Why Customer Experience Should Be Your Focus in 2018

Editor’s Note: We’re excited to welcome Dan Ridge as a contributor to the CCC blog!

The customer is always right has long been a business adage. In today’s highly competitive environment, it’s more than just selling products to customers; it’s about providing them with a seamless and enjoyable experience throughout the time they’re in touch with your business.

Why Customer Experience Should Be Your Focus in 2018

Whether they’re looking at your website, talking to a sales rep, or reading one of your brochures, the customer should gain value and insight from their experience of dealing with your business, which is why everyone is talking about customer experience.

Good customer experience has a huge role to play in whether a customer buys from you and can be the key decision-making factor. I interviewed Rory at Promotions Warehouse and asked for his view on why customer experience should be your focus for 2018.

A good experience increases overall customer satisfaction

Research has shown that providing a consistent approach to customers throughout their customer journey with your business can increase customer satisfaction by around 20%. If every touch point the customer has with you from initial contact to purchase to post-sales communication is consistent and positive, that customer will be far happier than one who bought your product, but experienced poor service while doing so.

A good experience means customers are more likely to come back

It’s far less expensive for businesses to carry out repeat business with loyal customers than to constantly attract new customers all the time. Enjoying a great customer experience is a very good way to ensure customer loyalty to your brand. If they have a positive experience dealing with you, they’re more likely to come back again and again. Customer experience is what will make you stand out from your competitors and adds value to your customers, so they won’t want to risk switching their business elsewhere.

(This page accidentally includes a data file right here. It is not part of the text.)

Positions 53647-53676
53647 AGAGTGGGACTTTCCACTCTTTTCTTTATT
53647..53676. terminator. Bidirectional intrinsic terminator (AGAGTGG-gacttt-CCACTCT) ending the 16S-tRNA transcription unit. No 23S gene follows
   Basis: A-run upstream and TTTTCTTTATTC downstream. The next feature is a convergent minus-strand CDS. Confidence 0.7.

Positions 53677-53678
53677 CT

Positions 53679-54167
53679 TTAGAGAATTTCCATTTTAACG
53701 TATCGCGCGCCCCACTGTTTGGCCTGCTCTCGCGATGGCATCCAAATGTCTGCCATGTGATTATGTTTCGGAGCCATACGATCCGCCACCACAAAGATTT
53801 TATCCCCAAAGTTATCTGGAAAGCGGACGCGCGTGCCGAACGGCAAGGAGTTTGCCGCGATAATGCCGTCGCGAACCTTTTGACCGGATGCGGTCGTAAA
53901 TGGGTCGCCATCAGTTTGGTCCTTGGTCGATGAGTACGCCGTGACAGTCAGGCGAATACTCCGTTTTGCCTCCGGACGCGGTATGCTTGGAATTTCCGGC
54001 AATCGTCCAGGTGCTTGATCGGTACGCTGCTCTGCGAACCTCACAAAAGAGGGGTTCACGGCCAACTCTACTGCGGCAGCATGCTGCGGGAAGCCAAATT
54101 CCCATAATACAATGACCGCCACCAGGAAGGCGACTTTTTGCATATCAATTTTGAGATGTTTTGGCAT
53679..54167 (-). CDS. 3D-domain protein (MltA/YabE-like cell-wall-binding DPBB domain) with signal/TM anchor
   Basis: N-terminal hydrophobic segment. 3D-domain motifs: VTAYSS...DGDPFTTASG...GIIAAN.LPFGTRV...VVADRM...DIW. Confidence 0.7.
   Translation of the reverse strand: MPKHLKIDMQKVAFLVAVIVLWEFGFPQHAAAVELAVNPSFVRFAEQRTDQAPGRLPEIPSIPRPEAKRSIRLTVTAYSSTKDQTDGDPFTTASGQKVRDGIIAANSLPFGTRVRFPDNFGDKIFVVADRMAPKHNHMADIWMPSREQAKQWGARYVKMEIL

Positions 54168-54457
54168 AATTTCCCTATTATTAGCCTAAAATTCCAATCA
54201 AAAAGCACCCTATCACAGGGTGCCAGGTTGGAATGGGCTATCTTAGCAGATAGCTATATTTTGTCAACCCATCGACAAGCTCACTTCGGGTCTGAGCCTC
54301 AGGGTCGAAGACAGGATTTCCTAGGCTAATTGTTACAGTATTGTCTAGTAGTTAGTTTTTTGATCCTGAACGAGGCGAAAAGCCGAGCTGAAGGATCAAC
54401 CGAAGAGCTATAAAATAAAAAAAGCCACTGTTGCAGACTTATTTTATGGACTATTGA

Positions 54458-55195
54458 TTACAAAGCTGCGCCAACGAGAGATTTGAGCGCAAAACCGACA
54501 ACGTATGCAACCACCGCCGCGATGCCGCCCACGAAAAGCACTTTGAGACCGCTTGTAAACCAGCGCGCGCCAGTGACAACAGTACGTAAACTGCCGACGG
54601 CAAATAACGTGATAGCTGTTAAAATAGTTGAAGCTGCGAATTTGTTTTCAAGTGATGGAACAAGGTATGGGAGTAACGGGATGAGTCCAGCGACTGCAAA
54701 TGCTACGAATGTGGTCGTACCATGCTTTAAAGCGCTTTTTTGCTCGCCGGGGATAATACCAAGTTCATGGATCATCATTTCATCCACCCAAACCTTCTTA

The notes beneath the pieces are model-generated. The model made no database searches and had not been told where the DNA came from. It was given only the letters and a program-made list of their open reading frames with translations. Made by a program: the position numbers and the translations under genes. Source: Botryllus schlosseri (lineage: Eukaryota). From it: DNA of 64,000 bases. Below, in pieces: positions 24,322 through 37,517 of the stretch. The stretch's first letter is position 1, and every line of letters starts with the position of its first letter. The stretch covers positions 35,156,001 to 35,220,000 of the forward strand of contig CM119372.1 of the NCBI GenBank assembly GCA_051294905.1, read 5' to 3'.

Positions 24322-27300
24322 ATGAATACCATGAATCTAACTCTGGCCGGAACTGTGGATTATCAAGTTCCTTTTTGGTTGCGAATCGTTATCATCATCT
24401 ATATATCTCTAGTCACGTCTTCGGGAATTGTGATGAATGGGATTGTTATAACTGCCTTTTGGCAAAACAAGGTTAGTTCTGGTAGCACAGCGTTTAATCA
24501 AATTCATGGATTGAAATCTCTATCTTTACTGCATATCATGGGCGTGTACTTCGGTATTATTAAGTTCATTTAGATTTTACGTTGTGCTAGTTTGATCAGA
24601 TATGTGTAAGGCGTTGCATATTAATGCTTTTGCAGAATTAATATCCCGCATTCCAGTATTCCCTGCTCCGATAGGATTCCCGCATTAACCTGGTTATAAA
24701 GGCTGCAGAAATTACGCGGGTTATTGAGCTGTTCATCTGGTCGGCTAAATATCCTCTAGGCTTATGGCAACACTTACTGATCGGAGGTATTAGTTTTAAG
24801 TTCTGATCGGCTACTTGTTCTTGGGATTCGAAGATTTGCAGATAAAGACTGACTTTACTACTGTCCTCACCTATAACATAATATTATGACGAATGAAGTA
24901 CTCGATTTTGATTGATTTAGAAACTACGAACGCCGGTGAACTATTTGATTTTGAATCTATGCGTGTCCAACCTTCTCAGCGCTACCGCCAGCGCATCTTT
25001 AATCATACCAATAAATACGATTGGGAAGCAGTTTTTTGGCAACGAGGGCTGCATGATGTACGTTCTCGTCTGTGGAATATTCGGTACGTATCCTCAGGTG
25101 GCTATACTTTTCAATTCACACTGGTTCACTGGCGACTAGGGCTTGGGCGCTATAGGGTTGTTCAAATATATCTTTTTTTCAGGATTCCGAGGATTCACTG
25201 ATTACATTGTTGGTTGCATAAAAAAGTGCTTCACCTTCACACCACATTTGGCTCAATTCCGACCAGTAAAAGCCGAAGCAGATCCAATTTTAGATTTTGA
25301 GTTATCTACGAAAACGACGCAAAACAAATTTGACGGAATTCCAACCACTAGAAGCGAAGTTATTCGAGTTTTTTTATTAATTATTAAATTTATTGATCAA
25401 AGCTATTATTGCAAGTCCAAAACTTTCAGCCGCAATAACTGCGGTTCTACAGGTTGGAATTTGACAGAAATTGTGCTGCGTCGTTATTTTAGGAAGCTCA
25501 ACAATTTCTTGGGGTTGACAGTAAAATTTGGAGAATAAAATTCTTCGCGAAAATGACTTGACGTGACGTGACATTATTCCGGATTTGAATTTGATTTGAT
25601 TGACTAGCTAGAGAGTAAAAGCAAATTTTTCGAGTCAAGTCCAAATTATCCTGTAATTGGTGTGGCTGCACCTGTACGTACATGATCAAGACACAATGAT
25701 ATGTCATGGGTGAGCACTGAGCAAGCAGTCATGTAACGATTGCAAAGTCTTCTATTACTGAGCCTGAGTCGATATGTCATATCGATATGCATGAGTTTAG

Customers who are happy will spread the word

If your customers have a good experience, they’re more likely to spread the word among their friends and colleagues, which can lead to an increase in referrals.

They’re also more likely to write favorable reviews on your website and to praise you in online forums or groups on social media. All this free word of mouth publicity can only enhance your business reputation and spread your name to other potential customers who might not otherwise have heard of your business.

“Good customer experience is more than just selling customers a product they need at the right price; it’s about providing them with consistent communication, tailored messaging and information which is valuable and interesting to them.”

Good customer experience is your key differential

Unless your product or service is completely unique, you have some competition out there in the marketplace. With others offering the same product, the only differential for customers is their experience buying from your business.

Offering superior customer service compared with your competitors is a clear way to make your brand stand out and help your customers with their decision-making process. It’s also a better long-term strategy than trying to beat competitors solely on price.

Happy customers spend more money

Customers who enjoy the experience of working with you or dealing with your business are far more likely to spend more money with you. Research has shown that customers who enjoy good customer service are 70% more likely to spend more money with a business than those who have experienced an adequate level of service.

They’re not just more likely to become loyal and repeat customers but also customers who spend more each time they use your products or services. This is one of the biggest reasons why customer experience should be your focus for this year if you want to grow your business.

Building long-term customer relationships

If you can create a great customer experience, you’ll be able to build a long-term relationship with your customers, keeping them coming back repeatedly.